How Much Is 1977 Penny Worth?

Last Updated on August 23, 2022

Known as the Lincoln Memorial cent, the 1977 penny is one of the unique ones. The 1977 penny contains a special design that is a tribute to the great President Abraham Lincoln. President Lincoln has been ruling on the pennies since 1908. 

Read on to know more about the value of 1977 penny.

1977 S Gem Proof Lincoln Memorial Cent Penny Proof US Mint


How Much Is 1977 Penny Worth?

The 1977 penny is a rare coin. Like the 1976 penny, this coin was also minted in three different mints. You can get the most money for 1977 penny with S mintmark.

For a 1977 penny with S mintmark and PR65 condition you can get a valuation of around $ 2.50. The 1977 penny with no mint mark is valued around $1 and the same can be said about the 1977 penny with D mintmark. However they have to be in uncirculated condition to get $1.

Coin Type Uncirculated Condition
1977 Penny $1
1977 D Penny $1
1977 S Penny $2.50

Where Is The Mintmark Present on 1977 Penny?

1977 S Gem Proof Lincoln Memorial Cent Penny Proof US Mint

When present, the mintmark can be found on the obverse side of the coin. It is present under the year graving on the coin. However, you would need to look very closely as the font of the mintmark is very small. 

The mintmark is an official stamp by the mint to differentiate the coin according to the mint it was produced in. Therefore, the mintmark is present. The penny that has no mintmark is mainly produced in the mint of Philadelphia. 

Where and How Many 1977 Pennies Were Minted?

The 1977 pennies were minted in three different mints in the US. The quantity that the pennies were minted in was in millions. Every mint had different quantities to produce, so it is vital to know how many each mint produced. 

Here are how many pennies each mint produced. 

  • Philadelphia: 4,469,930,000
  • Denver: 4,149,063,300
  • San Francisco: 3,251,152

You may wonder why there were so few pennies minted in San Francisco compared to the other two mints. This is because the pennies minted in San Francisco were only struck as proof coins. 

These coins were never produced in circulation and were kept by the mint for archival purposes. The proof coins are also produced to check the dye used to produce the actual coins. In addition, you will see the difference in color and appearance between normal 1977 pennies and proof coins of the same pennies.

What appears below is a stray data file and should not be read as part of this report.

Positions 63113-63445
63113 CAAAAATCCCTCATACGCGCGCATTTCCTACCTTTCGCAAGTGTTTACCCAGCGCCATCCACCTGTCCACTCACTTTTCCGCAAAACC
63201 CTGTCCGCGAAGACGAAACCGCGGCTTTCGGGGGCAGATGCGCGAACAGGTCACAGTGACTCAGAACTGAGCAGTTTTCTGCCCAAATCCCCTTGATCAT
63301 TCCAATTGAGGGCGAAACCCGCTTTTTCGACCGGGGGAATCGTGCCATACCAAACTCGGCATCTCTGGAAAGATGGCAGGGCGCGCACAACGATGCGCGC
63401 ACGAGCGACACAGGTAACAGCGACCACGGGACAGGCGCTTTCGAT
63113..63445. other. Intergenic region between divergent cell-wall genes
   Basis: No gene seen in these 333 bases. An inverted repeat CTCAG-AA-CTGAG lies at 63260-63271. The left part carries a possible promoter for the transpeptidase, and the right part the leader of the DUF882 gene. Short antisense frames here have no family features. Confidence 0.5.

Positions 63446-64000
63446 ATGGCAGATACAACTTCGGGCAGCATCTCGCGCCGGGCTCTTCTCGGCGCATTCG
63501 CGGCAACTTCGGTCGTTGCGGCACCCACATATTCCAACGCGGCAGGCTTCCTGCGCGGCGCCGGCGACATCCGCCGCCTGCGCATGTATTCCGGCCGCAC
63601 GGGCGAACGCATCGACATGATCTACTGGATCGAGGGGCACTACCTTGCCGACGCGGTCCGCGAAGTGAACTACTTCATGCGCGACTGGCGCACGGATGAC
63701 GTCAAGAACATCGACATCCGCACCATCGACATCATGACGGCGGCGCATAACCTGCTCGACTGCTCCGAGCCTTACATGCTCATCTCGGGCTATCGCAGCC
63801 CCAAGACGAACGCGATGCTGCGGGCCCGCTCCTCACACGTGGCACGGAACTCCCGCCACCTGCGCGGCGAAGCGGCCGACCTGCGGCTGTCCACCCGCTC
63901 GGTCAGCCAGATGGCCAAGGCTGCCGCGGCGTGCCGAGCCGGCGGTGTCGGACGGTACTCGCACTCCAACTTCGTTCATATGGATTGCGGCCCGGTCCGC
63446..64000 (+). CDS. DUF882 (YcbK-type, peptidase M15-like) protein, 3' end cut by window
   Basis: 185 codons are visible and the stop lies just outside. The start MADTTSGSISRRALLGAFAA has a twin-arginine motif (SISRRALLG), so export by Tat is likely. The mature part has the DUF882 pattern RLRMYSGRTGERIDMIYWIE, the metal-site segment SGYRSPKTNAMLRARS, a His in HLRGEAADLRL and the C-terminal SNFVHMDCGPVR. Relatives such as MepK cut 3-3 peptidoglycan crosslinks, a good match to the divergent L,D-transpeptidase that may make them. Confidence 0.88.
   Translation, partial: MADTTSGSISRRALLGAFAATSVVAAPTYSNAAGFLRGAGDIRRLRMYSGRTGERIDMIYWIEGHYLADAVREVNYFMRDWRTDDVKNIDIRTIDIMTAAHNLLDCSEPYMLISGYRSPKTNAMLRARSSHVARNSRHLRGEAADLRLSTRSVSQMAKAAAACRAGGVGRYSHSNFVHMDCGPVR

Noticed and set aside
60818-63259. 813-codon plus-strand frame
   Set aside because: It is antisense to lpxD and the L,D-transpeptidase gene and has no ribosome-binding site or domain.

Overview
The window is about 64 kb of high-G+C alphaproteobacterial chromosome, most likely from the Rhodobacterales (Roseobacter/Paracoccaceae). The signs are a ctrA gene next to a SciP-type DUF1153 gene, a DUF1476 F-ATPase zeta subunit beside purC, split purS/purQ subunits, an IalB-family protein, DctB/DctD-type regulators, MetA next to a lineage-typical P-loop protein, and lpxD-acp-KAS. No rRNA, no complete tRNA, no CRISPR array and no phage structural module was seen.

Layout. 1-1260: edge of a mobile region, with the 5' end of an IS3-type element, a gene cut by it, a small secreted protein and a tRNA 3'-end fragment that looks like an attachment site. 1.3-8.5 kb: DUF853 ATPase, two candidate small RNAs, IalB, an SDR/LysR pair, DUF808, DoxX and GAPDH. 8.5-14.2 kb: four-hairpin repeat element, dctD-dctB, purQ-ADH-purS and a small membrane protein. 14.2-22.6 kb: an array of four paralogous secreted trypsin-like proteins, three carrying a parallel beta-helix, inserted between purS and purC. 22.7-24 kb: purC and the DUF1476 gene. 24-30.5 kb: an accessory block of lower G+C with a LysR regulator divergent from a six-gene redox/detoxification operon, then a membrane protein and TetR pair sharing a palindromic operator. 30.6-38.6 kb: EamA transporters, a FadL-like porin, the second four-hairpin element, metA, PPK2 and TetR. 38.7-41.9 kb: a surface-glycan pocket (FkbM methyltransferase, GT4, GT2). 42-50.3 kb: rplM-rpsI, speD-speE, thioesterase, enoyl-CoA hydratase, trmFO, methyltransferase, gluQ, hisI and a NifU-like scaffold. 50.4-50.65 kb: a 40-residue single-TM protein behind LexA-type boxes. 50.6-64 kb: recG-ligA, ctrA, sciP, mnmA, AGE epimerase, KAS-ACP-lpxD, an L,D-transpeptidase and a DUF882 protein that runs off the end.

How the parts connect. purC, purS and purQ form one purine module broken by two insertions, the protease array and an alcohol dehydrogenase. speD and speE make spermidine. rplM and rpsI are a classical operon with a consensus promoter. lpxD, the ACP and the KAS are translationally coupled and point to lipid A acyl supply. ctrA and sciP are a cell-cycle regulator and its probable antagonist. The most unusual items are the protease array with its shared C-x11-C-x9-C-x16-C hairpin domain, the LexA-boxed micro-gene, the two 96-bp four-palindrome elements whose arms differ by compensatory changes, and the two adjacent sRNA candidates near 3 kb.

What Is The Metal Composition and Specs of 1977 Penny?

The metal composition refers to the mixture of metals used to produce the coin. For example, the composition of the 1977 penny is a mixture of copper, tin, and zinc. 

The penny comprises 95% copper and 5% tin and zinc. Therefore, the melt value of the 1977 penny is not much compared to the coins made with silver. 

Talking about the specifications of the 1977 penny, the coin weighs around 3.11 grams as it is the lowest denomination coin of US currency. But on the other hand, the coin’s diameter is around 19mm. 

This information will help you when you go to buy the coin. You need to look at every small detail of the coin to ensure you are dealing with a real coin. Otherwise, many fake coins are circulating in the market. 

How To Make Sure That It Is A Real 1977 Penny?

1977 S Gem Proof Lincoln Memorial Cent Penny Proof US Mint

This is a very important section if you are a beginner looking to collect old coins. To make sure that you are buying an original coin, you need to look at the coin very closely and look at the tiniest detail of the coin. 

If you can check, try to feel the coin and its engravings. If the engravings are sharp, then it can mean the coin is freshly made, and how can that be for an old coin. 

Also, match the specs of the coin you have with the specs of the original coin. Sometimes the fake ones may not match all the specs. Therefore, you can find it that way also. 

However, if you find it difficult to check the coin, you can always take an expert. The expert will help you check if the coin is original or not. In addition, the expert will help you value the coin properly and negotiate. That way, you will be safe and ensure that you pay the amount the coin is worth. 

Jackie Palmer is a Houston-based coin journalist and fashion enthusiast. She joined Jewels Advisor’s content team after years of experience as a content strategist, managing blogs and social channels for local stores. Jackie mostly collects and studies US coins produced during the 20th century and over the years, published hundreds of articles for multiple coin publications.